The software’s benefits stem primarily from its ability to maintain a consistent metal-removal rate, which is determined by the user according to the particular combination of machine, cutting tool, geometry and workpiece material. It does this by dynamically adjusting feeds and speeds and by using smooth, flowing tool paths that avoid sharp corners and other features that can subject the cutter and spindle to extra stress from cutting forces. Managing material-removal rates in this way keeps the load on the tool constant, avoiding premature wear while enabling the use of more aggressive machining parameters, regardless of workpiece geometry. The result is prolonged tool life and reduced cycle time, the developer says.
The first McMillan job to benefit from VoluMill—an order that brought in sufficient revenue to pay for the software—was a 6Al4V titanium mount component that required a great deal of machining and was hard on tools. Originally, the part took 80 minutes to rough at 1,225 rpm, 6.25 ipm, a 0.315-inch axial cutting depth and an 0.22-inch radial cutting depth. With VoluMill tool paths, the shop reduced radial cutting depth to 0.35 inch and increased axial cutting depth to 1.18 inch, spindle speed to 3,056 rpm and the feed rate to 100 ipm. Both strategies employed the same cutter, a ½-inch-diameter, five-flute, solid carbide end mill.
Using the new parameters—which, the company says, would not be remotely possible with traditional tool paths—produced a nearly tenfold increase in material removal rate. As a result, roughing time was reduced to 30 minutes per part. Tool life also improved by a factor of 10, from four parts per tool previously to 40 parts per tool with VoluMill.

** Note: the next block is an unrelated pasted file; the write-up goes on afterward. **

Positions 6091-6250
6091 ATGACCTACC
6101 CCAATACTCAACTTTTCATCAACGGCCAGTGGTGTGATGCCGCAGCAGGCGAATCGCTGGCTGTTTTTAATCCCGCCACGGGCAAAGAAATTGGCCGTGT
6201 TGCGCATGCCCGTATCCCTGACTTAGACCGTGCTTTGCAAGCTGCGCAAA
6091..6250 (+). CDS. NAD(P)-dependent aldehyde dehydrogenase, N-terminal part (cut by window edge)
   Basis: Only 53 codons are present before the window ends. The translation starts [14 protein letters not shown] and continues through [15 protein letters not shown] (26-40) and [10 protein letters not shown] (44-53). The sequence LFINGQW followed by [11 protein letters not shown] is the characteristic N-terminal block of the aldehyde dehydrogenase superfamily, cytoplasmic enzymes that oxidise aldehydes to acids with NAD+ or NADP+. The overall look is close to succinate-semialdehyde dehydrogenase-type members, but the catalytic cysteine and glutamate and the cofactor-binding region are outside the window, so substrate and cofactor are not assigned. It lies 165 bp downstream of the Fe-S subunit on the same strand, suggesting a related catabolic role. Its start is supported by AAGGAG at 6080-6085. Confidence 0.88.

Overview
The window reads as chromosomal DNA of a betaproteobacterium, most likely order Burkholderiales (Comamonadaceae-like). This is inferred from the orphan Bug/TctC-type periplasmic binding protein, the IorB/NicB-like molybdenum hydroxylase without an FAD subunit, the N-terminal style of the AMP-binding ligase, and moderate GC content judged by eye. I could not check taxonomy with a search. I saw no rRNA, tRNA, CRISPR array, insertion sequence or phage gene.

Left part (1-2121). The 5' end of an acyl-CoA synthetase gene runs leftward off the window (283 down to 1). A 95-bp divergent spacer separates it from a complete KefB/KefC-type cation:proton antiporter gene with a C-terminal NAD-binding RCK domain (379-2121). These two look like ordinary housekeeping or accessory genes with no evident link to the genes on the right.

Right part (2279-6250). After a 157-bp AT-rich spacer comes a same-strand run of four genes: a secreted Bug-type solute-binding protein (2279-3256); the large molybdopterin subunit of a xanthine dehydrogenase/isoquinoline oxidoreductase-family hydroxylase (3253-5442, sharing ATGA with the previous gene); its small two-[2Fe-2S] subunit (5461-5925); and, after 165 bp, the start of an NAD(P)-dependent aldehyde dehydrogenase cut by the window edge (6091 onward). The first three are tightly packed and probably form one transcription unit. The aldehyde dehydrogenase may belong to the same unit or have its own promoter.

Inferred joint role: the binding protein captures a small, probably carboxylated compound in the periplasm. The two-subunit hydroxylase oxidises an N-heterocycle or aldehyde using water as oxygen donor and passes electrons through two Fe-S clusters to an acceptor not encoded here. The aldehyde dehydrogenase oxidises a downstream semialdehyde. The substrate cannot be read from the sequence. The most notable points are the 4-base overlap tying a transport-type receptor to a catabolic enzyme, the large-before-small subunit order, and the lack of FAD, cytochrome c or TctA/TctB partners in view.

As another example of efficiency gains gleaned from VoluMill, Mr. Davis cites a part that required machining a 28-pound block of 17-4 stainless steel down to a 2.8-pound finished part. Based on the shop’s established practices before implementing the plug-in, Mr. Davis estimates that each part would have required machining with a series of five indexable tools. Operations with the first tool alone would have taken 2 hours and 20 minutes. With VoluMill, however, the shop could complete the whole job in 2 hours, with the bulk of the material removal taking 1 hour and 15 minutes. As a result, the shop was able to save an estimated $4,800 in machining time and $2,400 in tooling costs.